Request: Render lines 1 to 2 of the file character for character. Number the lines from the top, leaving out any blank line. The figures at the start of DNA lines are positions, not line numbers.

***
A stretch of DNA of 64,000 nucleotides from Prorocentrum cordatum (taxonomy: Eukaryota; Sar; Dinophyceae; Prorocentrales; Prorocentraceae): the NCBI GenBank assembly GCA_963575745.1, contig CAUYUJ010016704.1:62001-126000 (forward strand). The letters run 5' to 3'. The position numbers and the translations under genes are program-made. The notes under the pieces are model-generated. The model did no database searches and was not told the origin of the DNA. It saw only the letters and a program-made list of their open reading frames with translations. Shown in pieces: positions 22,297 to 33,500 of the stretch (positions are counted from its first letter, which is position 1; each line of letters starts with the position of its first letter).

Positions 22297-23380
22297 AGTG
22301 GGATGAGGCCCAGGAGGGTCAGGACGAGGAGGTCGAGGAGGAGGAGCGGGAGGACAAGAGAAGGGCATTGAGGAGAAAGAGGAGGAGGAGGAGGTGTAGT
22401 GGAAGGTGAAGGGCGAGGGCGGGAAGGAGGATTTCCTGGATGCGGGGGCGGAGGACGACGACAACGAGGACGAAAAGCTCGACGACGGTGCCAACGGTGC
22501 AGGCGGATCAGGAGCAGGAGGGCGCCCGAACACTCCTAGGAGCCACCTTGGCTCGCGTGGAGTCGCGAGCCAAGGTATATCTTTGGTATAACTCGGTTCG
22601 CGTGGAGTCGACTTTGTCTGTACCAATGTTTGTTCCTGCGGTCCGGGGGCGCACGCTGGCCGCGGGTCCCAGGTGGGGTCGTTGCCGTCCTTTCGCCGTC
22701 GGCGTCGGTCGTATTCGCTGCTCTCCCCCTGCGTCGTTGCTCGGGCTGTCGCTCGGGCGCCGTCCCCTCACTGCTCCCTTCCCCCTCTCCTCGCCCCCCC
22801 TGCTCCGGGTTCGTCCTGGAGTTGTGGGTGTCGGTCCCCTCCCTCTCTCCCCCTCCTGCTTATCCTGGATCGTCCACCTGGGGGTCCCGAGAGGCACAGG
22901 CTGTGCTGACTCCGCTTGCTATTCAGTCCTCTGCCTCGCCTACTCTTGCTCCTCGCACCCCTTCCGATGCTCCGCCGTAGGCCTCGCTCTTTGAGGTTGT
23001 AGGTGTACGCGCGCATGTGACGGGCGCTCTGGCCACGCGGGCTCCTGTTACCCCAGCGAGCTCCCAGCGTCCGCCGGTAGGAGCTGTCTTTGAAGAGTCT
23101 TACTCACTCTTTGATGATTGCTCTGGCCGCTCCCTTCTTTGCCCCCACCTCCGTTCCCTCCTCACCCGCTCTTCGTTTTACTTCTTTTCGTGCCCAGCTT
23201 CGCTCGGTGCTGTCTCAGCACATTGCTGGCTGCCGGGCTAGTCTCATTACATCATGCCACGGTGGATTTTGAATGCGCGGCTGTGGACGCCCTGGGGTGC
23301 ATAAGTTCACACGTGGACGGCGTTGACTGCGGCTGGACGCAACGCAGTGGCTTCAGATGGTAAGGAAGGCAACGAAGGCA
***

A stretch of DNA of 64,000 nucleotides from Prorocentrum cordatum (taxonomy: Eukaryota; Sar; Dinophyceae; Prorocentrales; Prorocentraceae): the NCBI GenBank assembly GCA_963575745.1, contig CAUYUJ010016704.1:62001-126000 (forward strand). The letters run 5' to 3'. The position numbers and the translations under genes are program-made. The notes under the pieces are model-generated. The model did no database searches and was not told the origin of the DNA. It saw only the letters and a program-made list of their open reading frames with translations. Shown in pieces: positions 22,297 to 33,500 of the stretch (positions are counted from its first letter, which is position 1; each line of letters starts with the position of its first letter).

Positions 22297-23380